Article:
Preventing Skin Cancer: Tips, Techniques, and Expert Advice for Young Women

Preventing Skin Cancer: Tips, Techniques, and Expert Advice for Young Women


Skin cancer is the most common form of cancer in the United States, with more than 5 million cases diagnosed each year. Young women between the ages of 18-35 are at a higher risk of developing skin cancer due to their increased sun exposure and tendency to use tanning beds. This article will explore how to prevent skin cancer, drawing on expert opinions and industry statistics for US female readers between the ages of 18-35.

Understanding Skin Cancer

Types of Skin Cancer

There are three main types of skin cancer: basal cell carcinoma, squamous cell carcinoma, and melanoma. Basal cell carcinoma and squamous cell carcinoma are the most common forms of skin cancer and are usually found on sun-exposed areas of the body, such as the face, ears, and arms. Melanoma is less common but more aggressive and is often found on the trunk, legs, and face.

Risk Factors

There are several risk factors that can increase your chances of developing skin cancer, including fair skin, a history of sun exposure, a family history of the disease, and a history of sunburn. Other factors such as certain medical conditions and medications can also increase your risk. Additionally, the use of tanning beds is also a risk factor for young women, as it's been shown that individuals who use tanning beds before the age of 35 increase their risk of melanoma by 75%

Preventing Skin Cancer

Sun Protection

One of the most effective ways to prevent skin cancer is to protect your skin from the sun. This includes wearing protective clothing, such as long-sleeved shirts and wide-brimmed hats, and using sunscreen with an SPF of at least 30. The American Academy of Dermatology recommends applying sunscreen to all exposed skin at least 15 minutes before going outside and reapplying every two hours or after swimming or sweating.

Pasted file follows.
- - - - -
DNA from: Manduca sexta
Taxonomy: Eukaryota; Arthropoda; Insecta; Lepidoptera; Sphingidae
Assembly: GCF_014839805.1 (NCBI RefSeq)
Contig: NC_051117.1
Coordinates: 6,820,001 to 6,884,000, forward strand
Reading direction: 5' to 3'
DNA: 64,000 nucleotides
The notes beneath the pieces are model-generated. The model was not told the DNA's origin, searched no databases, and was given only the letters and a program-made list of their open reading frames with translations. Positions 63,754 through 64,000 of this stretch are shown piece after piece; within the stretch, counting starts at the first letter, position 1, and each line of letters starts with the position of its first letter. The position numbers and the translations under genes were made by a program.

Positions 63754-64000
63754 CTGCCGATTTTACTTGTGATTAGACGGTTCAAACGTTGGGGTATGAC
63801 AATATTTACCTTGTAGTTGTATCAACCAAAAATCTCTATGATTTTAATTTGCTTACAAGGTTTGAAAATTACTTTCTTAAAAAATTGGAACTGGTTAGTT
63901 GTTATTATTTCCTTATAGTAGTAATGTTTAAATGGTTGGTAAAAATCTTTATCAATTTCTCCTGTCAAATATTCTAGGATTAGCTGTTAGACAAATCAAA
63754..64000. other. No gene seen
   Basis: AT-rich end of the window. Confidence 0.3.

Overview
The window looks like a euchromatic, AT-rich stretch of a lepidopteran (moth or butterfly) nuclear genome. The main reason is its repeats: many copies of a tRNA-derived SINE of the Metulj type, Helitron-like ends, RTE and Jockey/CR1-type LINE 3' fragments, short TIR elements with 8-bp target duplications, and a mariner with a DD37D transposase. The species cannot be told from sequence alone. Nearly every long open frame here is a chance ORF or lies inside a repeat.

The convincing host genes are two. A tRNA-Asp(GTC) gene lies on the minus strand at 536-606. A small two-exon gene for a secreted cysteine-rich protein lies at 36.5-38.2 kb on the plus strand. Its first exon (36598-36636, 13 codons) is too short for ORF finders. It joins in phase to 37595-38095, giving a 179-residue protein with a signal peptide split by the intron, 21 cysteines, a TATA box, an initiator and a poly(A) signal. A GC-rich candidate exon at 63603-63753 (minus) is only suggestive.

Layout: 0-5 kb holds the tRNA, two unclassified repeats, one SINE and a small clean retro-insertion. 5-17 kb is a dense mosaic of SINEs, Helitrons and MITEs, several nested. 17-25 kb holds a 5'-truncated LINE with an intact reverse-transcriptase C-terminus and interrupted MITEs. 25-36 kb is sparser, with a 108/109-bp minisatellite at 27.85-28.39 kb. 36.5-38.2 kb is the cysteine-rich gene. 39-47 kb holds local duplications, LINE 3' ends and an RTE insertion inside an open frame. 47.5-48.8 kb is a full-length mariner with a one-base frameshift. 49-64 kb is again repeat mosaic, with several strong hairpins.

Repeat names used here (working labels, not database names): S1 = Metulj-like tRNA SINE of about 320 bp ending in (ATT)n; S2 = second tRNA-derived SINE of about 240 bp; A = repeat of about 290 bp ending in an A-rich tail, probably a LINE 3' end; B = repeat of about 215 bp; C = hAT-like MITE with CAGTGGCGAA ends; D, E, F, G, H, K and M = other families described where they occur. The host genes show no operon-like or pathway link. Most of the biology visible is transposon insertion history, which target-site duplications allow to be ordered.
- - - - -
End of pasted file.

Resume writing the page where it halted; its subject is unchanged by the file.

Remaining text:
Another important step in preventing skin cancer is to regularly examine your own skin. This includes looking for any new or changing moles or spots, and checking for any signs of skin cancer such as redness, itching, or bleeding. If you notice any unusual changes on your skin, it's important to see a dermatologist right away.

Avoiding Tanning Beds

Avoiding tanning beds is another important step in preventing skin cancer. According to the American Academy of Dermatology, as mentioned before, using a tanning bed before the age of 35 increases your risk of melanoma by 75%. In addition, the World Health Organization has classified UV-emitting tanning devices as a Group 1 carcinogen, meaning that they are known to cause cancer.

Eating a Healthy Diet

Eating a healthy diet rich in fruits, vegetables, and antioxidants can also help to prevent skin cancer. According to the American Cancer Society, a diet high in fruits and vegetables can help to reduce inflammation in the body, which can help to protect against skin cancer.

Expert Insights and Industry Statistics

Expert Opinion

Dr. Mona Gohara, MD, is a board-certified dermatologist and associate clinical professor at Yale School of Medicine. Dr. Gohara says "Skin cancer is preventable, and it's important for young women to be especially aware of their sun exposure and to avoid tanning beds. Regular self-examinations are also crucial in detecting skin cancer early.

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